Building a business from the ground up is an admirable, if difficult task. In many ways, entrepreneurship runs deep in the American spirit, and this country has a long history of enterprising individuals designing their own livelihoods. If you have grown tired of working for others and are wishing to create a business of your own, you are in for some exciting and challenging times. While starting out with a basic business plan can help you get moving, there are a number of other practical matters and logistics that you will need to sort out. For instance, you will likely need to hire employees, set up payroll, retain accounting services, and even lease office space. During these early days of building your organization, you may also want to consider how you will legally structure your business. After doing a bit of background work on the advantages and disadvantages of creating a corporation, you may decide that you want to fill out incorporation documents online.
Of course, the decision to set up a corporation is not one that should be made lightly. It is worth noting that corporations are subject to stricter rules and regulations in how they can be managed when compared to other legal structures. For this reason, many smaller businesses will opt to create limited liability companies (LLCs) or sole proprietorships. There are valid reasons to consider creating a corporation, though, and one of the larger draws tends to be the ability to issue stock. By selling fractional shares of ownership in your organization to outside investors, you can put your business in a position to receive a quick and easy injection of cash. This capital can be used to expand your offerings, hire a bigger team, or even open a new location. If a corporate structure sounds right for your business, read on to learn how you can start yours online.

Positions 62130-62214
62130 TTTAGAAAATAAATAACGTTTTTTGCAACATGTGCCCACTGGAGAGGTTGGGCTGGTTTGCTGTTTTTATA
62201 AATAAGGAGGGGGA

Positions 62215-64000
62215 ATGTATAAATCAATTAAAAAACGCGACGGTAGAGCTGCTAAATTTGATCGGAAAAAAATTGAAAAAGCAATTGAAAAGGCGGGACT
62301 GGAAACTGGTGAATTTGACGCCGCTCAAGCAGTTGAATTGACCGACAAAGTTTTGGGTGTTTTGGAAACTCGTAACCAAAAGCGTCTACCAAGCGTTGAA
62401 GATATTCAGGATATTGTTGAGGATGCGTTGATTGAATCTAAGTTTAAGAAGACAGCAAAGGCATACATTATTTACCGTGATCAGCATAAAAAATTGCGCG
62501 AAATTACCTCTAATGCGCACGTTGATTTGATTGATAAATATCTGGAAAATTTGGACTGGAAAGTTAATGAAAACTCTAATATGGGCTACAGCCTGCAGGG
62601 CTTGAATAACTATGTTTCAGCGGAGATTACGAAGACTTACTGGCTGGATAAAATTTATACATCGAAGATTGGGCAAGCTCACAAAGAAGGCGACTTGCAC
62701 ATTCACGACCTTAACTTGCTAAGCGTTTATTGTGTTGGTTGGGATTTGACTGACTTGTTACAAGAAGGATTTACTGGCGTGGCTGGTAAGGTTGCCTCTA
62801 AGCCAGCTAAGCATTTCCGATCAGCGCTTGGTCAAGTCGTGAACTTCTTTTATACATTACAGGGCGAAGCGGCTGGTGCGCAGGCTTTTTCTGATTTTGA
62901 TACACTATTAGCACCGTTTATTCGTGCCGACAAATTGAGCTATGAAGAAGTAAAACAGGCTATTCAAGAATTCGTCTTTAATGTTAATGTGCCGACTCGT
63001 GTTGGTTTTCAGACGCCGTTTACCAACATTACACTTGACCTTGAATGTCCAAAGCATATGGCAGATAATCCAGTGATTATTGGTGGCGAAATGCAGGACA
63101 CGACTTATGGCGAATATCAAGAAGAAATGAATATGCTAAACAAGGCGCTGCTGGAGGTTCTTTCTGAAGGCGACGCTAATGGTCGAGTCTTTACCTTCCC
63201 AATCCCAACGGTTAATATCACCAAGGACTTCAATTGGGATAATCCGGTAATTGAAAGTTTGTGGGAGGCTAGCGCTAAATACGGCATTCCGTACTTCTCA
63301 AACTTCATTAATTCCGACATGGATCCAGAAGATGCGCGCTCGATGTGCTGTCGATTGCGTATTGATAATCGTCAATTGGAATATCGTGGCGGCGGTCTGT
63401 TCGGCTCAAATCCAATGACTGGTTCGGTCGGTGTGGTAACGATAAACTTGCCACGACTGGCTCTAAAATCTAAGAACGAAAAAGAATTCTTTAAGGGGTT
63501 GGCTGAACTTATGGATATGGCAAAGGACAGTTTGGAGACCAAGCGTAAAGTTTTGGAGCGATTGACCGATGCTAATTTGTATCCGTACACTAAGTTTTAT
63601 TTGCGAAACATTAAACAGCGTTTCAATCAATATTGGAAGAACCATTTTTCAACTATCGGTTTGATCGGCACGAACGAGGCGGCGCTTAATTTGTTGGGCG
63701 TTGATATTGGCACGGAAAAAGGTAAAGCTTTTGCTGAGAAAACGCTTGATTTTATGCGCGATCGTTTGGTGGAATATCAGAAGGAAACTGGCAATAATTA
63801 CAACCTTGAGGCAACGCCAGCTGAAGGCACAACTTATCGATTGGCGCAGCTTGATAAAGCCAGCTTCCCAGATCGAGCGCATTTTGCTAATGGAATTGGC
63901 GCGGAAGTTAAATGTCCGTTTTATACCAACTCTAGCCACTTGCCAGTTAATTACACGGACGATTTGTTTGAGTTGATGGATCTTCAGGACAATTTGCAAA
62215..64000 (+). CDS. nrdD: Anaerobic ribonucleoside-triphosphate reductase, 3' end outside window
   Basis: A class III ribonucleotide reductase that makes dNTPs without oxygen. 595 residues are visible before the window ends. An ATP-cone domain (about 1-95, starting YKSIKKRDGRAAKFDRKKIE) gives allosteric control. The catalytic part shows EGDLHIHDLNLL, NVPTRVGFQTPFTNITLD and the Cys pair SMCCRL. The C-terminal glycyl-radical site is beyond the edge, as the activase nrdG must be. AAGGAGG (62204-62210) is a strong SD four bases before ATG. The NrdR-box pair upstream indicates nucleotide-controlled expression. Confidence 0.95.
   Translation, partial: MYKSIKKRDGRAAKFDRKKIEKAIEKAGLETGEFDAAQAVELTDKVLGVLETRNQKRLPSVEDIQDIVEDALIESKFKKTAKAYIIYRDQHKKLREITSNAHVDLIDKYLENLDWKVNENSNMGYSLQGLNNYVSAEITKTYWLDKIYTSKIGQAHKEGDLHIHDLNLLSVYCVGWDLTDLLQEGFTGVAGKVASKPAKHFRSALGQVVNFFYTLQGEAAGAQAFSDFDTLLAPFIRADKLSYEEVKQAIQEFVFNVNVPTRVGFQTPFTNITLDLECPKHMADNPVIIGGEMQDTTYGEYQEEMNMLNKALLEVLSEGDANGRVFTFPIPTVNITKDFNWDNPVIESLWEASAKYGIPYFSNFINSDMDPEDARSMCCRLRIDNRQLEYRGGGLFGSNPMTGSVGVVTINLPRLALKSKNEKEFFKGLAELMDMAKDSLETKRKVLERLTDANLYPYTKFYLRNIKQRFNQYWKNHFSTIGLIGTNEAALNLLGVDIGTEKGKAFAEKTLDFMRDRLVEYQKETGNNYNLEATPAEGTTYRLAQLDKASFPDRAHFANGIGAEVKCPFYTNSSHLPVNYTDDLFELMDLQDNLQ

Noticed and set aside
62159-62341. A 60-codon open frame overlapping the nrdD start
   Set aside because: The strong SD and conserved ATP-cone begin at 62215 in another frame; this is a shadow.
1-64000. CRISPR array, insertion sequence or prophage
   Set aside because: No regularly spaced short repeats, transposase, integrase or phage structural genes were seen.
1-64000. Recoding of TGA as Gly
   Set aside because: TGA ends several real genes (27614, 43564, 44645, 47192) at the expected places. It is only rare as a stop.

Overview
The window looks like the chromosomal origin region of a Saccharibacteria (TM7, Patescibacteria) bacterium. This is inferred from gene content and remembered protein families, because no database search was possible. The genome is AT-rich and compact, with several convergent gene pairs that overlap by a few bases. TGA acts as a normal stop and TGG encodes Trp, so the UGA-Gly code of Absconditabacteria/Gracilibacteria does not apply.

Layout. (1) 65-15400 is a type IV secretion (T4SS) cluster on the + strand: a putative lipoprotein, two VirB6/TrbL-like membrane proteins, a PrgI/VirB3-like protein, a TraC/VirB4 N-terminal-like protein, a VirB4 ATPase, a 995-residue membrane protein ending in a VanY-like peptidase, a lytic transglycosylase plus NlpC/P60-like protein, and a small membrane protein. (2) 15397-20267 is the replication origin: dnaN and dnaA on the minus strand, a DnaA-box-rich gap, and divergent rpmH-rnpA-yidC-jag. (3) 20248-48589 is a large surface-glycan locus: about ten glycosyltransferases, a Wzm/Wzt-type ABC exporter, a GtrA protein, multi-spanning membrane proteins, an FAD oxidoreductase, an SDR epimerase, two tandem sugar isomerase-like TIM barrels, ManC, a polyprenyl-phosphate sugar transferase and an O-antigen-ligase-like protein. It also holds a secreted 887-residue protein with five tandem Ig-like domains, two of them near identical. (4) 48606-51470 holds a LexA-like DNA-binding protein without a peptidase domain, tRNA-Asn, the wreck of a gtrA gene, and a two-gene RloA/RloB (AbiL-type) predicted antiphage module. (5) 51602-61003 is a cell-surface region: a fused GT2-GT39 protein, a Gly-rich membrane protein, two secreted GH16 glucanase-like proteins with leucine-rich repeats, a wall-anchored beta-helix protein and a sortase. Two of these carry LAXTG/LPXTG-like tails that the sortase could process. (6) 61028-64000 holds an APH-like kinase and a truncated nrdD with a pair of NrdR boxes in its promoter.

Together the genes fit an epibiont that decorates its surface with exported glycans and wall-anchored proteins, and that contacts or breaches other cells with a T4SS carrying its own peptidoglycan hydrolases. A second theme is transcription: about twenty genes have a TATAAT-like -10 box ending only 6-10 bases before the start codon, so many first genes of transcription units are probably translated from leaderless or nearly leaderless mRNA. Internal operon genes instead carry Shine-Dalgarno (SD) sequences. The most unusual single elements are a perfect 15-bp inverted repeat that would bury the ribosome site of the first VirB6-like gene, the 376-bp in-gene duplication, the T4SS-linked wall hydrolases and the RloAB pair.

Filling Out Incorporation Documents Online
Outside of the ability to issue stock, there are a couple of other reasons you may also want to consider starting a corporation. For example, in some structures, corporations can receive limited liability protection. This allows you and the other incorporators to shield your personal assets from any legal judgments against your business. You may also get the perk of “flow-through” status with the Internal Revenue Service (IRS). This means that your corporation can pass gains, losses, deductions, and credits to its incorporators, which can be a sound financial maneuver.
Setting up a corporation typically requires you to file articles of incorporation with your Secretary of State’s office. In some states, this is called a certificate of formation. This document will call for some basic information about your business, its incorporators, its registered agents, and the classes and number of shares you plan to initially issue.
Start Your Business Today
We can help you start your S- or C-corporation today. To learn more about how we can help you, spend a few minutes exploring our easy-to-read website, or visit our Frequently Asked Questions page for more information.